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Respected tennis writer Joel Drucker answers your questions about the thrills and spills of the recreational player. Got a hole in your game or a question for Joel? Drop him an email at and you may find yourself in a future column.

Q) Dear Roving Player:
A guy I play singles with is always late. We schedule matches for 4:00 and sometimes he's 20 minutes late, and while occasionally he calls to say he's coming late, I'm tired of always waiting for him. What should I do?
-Punctual Pete

A) Dear Pete: 

It's bad enough when people are late for business meetings, but in matters of leisure, tennis opponents who are consistently late are unbelievably hostile: They believe their time is more valuable than yours. Moreover, from a tennis standpoint, a latecomer is already building an excuse should he or she lose the match: "Wow, look at me, so busy, late, how could I expect to play well?" Or, even worse, "Not bad considering I was late." 

A tennis mate of I'll call Don posed a tough problem: He was always late, but then again, he was frequently available on a last-minute basis. One Saturday afternoon I confirmed with him a Sunday morning doubles match he'd called me to play a week earlier. Don announced that the time had changed, that he wasn't playing and that he'd substituted Hal, a fair enough player but someone with an extremely negative attitude - a total moper prone to whining as early as the second game. Since I wanted to play, I went along with this, but I did tell Don, "Look, I like playing with you. If you want to play with me, play with me. But no substitutions of people or time." Don has become more punctual, but still, knowing how flaky he is, I rarely consider him when making long-term plans. The other sober truth is that he's not as good a player as some of the other people I play with. 

Another note on time: Having been raised to play on crowded public courts where time is of the essence and people show up to play in tennis clothes 99 percent of the time, let me add this notion: A 4:00 date to play means that 4:00 is when you walk on the court. Surely this must be the case in places where court time is booked and paid for. But at clubs such as mine, where courts are not booked, I see too many instances of players thinking that 4:00 means walking into the club in street clothes at 4:05, checking voice-mail, leisurely changing into tennis garb and then strolling on to the court at 4:12. I'd like to say this is unacceptable, but instead, all one can do is manage it and perhaps book matches with that in mind; so, propose a 3:45 start time, well aware of what will occur. 

As far as your friend goes, you have a simple choice: Is it worth it to keep playing with him? Or might there be other, more punctual people worth playing with?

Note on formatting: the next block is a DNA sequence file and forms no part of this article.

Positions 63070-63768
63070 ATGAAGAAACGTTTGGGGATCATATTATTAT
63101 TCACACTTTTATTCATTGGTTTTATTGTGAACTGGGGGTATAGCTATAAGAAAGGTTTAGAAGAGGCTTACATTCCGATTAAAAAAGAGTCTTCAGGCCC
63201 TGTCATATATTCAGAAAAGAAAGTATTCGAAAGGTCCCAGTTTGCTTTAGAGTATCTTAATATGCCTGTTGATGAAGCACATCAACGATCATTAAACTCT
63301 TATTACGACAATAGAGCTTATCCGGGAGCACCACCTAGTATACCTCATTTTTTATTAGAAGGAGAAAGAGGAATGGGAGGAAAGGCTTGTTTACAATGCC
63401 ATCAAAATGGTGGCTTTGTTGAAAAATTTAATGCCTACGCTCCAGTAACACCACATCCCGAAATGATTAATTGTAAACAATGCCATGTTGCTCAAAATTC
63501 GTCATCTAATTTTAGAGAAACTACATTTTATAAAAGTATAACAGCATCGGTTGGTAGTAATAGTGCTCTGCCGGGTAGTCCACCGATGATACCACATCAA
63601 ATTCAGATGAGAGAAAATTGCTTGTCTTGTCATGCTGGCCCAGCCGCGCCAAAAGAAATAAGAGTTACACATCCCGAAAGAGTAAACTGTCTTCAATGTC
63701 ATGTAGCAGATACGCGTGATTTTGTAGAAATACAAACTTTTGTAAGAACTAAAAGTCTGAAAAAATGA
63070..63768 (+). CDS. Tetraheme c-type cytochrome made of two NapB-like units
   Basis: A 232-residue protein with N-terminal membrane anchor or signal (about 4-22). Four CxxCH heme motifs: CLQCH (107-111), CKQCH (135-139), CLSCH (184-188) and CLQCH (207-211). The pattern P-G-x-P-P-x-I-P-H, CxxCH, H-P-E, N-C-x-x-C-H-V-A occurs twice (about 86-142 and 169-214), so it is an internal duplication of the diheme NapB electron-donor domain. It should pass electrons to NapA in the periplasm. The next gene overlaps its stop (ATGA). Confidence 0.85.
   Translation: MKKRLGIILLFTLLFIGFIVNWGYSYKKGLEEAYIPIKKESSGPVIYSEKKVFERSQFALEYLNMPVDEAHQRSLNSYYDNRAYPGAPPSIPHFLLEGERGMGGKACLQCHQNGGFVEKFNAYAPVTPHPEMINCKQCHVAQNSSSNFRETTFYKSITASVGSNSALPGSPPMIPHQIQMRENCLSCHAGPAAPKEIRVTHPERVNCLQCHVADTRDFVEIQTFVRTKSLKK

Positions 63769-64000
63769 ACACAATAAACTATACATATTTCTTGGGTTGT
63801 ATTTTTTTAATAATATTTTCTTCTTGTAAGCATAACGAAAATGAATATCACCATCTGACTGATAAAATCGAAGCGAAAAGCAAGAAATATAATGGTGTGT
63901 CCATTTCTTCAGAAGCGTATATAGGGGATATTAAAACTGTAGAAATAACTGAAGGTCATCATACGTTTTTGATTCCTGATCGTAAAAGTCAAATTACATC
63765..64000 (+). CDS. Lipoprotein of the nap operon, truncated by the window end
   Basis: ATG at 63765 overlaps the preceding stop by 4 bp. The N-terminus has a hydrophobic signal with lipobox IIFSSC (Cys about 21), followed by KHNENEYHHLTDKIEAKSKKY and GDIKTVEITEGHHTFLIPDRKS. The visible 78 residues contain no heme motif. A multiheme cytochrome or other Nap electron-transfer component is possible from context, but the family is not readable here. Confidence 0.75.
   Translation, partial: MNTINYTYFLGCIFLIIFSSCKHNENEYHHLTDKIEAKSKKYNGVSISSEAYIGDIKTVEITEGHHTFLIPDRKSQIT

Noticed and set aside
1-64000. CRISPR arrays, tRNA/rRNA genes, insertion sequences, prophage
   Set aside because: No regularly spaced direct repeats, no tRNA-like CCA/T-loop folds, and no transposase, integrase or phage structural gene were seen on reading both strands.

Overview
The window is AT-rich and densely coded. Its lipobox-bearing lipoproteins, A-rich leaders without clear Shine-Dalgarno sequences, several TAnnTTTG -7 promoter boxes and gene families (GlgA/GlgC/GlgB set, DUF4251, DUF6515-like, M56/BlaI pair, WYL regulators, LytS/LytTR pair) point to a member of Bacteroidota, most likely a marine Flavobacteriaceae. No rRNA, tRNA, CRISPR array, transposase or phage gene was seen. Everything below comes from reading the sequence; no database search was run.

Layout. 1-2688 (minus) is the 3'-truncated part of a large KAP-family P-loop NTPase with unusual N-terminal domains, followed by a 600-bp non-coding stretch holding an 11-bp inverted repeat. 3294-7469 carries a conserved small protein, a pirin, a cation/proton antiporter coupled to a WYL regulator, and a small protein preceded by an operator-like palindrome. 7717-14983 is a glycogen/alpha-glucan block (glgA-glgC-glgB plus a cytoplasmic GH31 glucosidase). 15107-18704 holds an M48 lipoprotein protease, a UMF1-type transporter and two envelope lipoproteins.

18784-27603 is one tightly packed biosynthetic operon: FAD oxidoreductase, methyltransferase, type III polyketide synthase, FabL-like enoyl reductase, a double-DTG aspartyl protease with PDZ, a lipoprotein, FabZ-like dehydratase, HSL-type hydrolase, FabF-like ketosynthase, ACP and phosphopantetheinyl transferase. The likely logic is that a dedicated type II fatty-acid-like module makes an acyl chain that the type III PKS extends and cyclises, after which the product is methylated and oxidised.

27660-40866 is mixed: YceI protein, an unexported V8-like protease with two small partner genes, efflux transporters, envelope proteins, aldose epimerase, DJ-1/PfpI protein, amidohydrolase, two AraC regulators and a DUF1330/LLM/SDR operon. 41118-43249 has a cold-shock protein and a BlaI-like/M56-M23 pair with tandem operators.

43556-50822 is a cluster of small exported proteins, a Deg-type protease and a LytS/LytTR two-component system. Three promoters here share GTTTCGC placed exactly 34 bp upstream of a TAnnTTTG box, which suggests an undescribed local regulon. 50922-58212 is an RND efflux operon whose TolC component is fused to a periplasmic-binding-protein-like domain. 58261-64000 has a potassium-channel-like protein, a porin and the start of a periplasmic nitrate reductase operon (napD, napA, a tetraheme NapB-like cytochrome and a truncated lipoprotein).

Q) Dear Roving Player:
Recently I've lost a number of tie-breaks. It seems like my game falls apart whenever the score reaches 6-6. How can I become better at this stage of the match?
-Fit To Be Tied

A) Dear Fit:

The temptation is to think of the tie-break as high drama, an unusual, ultra-significant part of the match where trumpets blare and you must summon greatness. But I contend the opposite. By the time it's 6-6 you will have played at least 48 points - a massive amount of time for you to have hopefully gathered tons of data. So if you've been paying attention, the tie-break should be a good chance to apply what you've learned over the last 30 minutes. For example, where does your opponent tend to serve in each court? Where does his second serve usually bounce? What kind of shots does he hit on service returns? Which side is more likely to break down under attack? How does he handle lobs? Answers to these and many other questions should arm you with enough to carefully navigate your way through a tie-break. And I mean carefully. As Aussie great John Newcombe advises, "Don't think about the need to win seven points. Just think about it in small goals. Work very hard to win both your service points, and then set the goal of winning one on your opponent's serve. Little goals add up to the big picture.

There are many ways to practice for tie-breaks. An obvious approach is to play them. But that's only partially valuable, as there's no time spent gathering data the way you do in a set. Still, playing five or six at a time in a practice session is at least a good way to acclimate yourself to the rapid flow - and also help you determine which shots you most like to play (and least like to play) under pressure. I know, for example, that I stand a better chance of winning a big point if I'm at the net than if I'm in the backcourt. 

Another way to practice for tie-breaks is to pay attention more to the tactical situation during your matches regardless of the score. Instead of obsessing about your stroking technique, think more about which shots bother your opponent and which work well for you. Even if your set never reaches 6-6, by thinking this way you'll be building your database of information. I'm staggered how infrequently recreational players do this. But those that do stand to gain big dividends at crunch-time. We play for fun, but let's agree that we have more fun when we win. 

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Oakland-based Joel Drucker is one of the world's leading tennis writers. Author of the book, Jimmy Connors Saved My Life, Drucker's work has appeared in a wide range of print and broadcast media, including Tennis, USTA Magazine, ESPN, CBS and The Tennis Channel. For The Tennis Channel he's worked as an on-air analyst and is co-producer of the program, Center Court with Chris Myers. An avid recreational player, Drucker's lefthanded 4.5 game attempts to combine the tactical array of Brad Gilbert with the variety of John McEnroe, a style he fondly refers to as "Spinning Ugly."